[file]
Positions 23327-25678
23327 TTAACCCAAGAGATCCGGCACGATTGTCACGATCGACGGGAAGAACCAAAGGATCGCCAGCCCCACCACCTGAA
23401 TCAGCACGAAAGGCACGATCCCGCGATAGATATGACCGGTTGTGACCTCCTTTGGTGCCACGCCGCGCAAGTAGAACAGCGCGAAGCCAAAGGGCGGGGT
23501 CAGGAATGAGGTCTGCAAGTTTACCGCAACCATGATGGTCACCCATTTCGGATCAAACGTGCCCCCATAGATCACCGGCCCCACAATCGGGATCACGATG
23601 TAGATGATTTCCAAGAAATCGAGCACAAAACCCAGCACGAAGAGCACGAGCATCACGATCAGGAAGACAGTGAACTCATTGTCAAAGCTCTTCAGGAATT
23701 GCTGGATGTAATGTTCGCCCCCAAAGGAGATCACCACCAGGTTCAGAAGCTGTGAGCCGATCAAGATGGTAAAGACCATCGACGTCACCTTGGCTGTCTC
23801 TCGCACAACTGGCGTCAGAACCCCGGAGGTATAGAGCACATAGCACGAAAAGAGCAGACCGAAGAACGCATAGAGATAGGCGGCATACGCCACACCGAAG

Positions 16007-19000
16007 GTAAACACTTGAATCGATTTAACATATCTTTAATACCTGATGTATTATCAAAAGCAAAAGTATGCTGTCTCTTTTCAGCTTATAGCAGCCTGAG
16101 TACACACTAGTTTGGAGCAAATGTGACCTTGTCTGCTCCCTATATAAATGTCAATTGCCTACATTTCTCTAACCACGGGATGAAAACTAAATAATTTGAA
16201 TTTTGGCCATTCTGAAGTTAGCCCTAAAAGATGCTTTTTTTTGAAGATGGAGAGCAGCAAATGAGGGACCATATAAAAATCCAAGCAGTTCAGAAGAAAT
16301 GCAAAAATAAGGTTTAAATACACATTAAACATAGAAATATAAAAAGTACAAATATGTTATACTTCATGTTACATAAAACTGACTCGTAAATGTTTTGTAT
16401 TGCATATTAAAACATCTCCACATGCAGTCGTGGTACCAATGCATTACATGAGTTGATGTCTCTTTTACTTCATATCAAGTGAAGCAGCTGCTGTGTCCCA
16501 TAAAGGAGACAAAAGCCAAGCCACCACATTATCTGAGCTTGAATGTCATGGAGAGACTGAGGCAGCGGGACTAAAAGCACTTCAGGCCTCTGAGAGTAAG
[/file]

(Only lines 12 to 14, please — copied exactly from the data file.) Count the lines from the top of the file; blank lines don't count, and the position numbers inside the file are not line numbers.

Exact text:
16301 GCAAAAATAAGGTTTAAATACACATTAAACATAGAAATATAAAAAGTACAAATATGTTATACTTCATGTTACATAAAACTGACTCGTAAATGTTTTGTAT
16401 TGCATATTAAAACATCTCCACATGCAGTCGTGGTACCAATGCATTACATGAGTTGATGTCTCTTTTACTTCATATCAAGTGAAGCAGCTGCTGTGTCCCA
16501 TAAAGGAGACAAAAGCCAAGCCACCACATTATCTGAGCTTGAATGTCATGGAGAGACTGAGGCAGCGGGACTAAAAGCACTTCAGGCCTCTGAGAGTAAG